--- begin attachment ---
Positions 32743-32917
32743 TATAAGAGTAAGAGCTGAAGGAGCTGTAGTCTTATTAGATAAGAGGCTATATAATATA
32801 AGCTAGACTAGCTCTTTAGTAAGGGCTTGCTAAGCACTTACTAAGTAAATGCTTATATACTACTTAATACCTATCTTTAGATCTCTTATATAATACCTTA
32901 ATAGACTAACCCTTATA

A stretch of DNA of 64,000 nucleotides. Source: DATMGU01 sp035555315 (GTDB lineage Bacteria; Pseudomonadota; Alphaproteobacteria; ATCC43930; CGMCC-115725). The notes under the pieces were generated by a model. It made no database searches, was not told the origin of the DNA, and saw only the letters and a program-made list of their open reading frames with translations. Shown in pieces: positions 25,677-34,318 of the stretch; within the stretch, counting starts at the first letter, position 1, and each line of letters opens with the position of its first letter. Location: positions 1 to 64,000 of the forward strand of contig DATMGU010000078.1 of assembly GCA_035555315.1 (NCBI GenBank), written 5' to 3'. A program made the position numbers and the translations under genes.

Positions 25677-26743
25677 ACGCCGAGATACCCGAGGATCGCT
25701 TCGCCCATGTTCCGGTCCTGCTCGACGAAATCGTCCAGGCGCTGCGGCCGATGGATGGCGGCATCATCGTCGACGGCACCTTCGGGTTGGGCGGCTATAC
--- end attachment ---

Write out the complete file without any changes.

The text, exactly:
Positions 32743-32917
32743 TATAAGAGTAAGAGCTGAAGGAGCTGTAGTCTTATTAGATAAGAGGCTATATAATATA
32801 AGCTAGACTAGCTCTTTAGTAAGGGCTTGCTAAGCACTTACTAAGTAAATGCTTATATACTACTTAATACCTATCTTTAGATCTCTTATATAATACCTTA
32901 ATAGACTAACCCTTATA

A stretch of DNA of 64,000 nucleotides. Source: DATMGU01 sp035555315 (GTDB lineage Bacteria; Pseudomonadota; Alphaproteobacteria; ATCC43930; CGMCC-115725). The notes under the pieces were generated by a model. It made no database searches, was not told the origin of the DNA, and saw only the letters and a program-made list of their open reading frames with translations. Shown in pieces: positions 25,677-34,318 of the stretch; within the stretch, counting starts at the first letter, position 1, and each line of letters opens with the position of its first letter. Location: positions 1 to 64,000 of the forward strand of contig DATMGU010000078.1 of assembly GCA_035555315.1 (NCBI GenBank), written 5' to 3'. A program made the position numbers and the translations under genes.

Positions 25677-26743
25677 ACGCCGAGATACCCGAGGATCGCT
25701 TCGCCCATGTTCCGGTCCTGCTCGACGAAATCGTCCAGGCGCTGCGGCCGATGGATGGCGGCATCATCGTCGACGGCACCTTCGGGTTGGGCGGCTATAC